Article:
Owing to the changing nature of technology, principals must ensure that the teachers in the school are given technology updates on a regular basis.
Operational sustainability in a school is achieved when, year after year, e-learning remains part of the education process.
Thursday, July 9th, 2009 | Sustainability | 3 Comments
If technical support services are available through an organ of the State, the principal must ensure that everyone in the school understands what is involved in technical support and that procedures are in place to make optimal use of these support services. The following must be clear to all:
What services are available?
If a need for one of these services arises, how are they arranged?
If there is a help desk, are the contact details easy to locate?
Who has the responsibility to contact the provider of technical support?
Is a logging procedure in place so that support calls can be recorded and followed up?
Who will follow through on requests for support?
What arrangements are in place to ensure that all staff members understand these procedures?
Is a procedure in place for regular maintenance checks?
What happens if the State does not provide technical support? In that case it is even more important that the management team of the school understands what is involved in technical support. What is the nature of the technology that must be supported? What type of support is required? How often is support required?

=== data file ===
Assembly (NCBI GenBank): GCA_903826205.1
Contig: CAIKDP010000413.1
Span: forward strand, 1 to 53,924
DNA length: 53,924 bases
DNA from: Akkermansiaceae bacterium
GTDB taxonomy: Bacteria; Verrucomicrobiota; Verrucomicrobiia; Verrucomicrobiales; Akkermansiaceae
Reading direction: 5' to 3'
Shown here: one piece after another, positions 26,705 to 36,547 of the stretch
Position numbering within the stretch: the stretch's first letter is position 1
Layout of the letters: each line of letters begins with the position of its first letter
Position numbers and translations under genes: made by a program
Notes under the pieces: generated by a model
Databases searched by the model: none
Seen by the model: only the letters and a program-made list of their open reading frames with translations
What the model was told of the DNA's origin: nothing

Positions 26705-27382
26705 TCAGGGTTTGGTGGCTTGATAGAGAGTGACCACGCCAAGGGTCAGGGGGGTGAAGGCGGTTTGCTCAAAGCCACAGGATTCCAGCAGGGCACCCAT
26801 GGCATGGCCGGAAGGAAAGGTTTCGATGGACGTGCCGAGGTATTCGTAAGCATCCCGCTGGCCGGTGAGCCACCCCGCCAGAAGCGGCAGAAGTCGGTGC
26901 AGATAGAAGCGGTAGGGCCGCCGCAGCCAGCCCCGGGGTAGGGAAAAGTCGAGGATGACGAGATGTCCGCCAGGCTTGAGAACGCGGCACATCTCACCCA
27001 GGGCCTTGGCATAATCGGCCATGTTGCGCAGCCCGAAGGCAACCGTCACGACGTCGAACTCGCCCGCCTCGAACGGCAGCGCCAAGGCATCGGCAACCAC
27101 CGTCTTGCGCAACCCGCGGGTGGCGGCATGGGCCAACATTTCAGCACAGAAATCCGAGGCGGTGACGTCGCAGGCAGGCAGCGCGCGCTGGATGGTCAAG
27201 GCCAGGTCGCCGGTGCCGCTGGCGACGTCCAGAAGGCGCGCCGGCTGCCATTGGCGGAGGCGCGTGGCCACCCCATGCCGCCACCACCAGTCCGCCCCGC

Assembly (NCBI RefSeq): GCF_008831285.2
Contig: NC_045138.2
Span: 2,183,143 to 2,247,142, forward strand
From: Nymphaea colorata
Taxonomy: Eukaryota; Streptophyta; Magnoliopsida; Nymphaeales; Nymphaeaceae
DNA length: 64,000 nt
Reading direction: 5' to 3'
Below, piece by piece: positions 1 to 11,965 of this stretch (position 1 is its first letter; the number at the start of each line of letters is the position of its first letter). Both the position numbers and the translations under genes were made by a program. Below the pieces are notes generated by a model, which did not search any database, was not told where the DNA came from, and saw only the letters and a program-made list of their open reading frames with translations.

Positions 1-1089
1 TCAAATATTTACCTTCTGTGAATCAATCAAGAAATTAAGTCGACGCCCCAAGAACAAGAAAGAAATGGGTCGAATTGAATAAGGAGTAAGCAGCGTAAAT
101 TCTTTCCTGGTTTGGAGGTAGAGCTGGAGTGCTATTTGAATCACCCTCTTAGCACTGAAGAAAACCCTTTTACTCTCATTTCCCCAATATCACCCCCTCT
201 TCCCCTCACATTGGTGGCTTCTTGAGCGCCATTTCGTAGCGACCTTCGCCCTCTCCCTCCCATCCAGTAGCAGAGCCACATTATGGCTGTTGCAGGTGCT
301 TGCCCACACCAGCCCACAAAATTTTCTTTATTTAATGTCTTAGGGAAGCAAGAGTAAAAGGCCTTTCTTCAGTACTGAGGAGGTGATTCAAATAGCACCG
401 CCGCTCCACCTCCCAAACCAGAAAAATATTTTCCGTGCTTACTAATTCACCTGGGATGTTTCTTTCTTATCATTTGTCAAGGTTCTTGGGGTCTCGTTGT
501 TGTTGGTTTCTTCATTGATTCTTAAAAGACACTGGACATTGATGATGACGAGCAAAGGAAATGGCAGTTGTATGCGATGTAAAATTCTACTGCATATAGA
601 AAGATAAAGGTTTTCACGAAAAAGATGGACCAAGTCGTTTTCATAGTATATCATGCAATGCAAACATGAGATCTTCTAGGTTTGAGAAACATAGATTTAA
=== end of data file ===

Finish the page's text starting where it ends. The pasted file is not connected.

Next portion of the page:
If the State does not provide technical support, the school must make their own arrangements to ensure that an acceptable level of technology use is sustained. The cost of such support services must be fed into the financial sustainability budget.
In some cases a technical person is appointed privately by the school – this can be done on a part-time or full-time basis, depending on the size of the installation. It is hard for some schools to afford employing such a person. However, it may be possible to find a sponsor who would be willing to pay the salary of a technical support person.
Another option for the school is to enter into a Service Level Agreement (SLA) with a company who provides technical support services. Such services are rendered on the basis of a fixed monthly fee, but with the understanding that the service provider will render technical support when the school requires it. Unfortunately some poor schools can’t afford this either.
Some schools are able to form partnerships with local business organizations, and part of the agreement is that the business concern makes technical staff available to the school. These staff members then assume responsibility to maintain the technical installation of the school.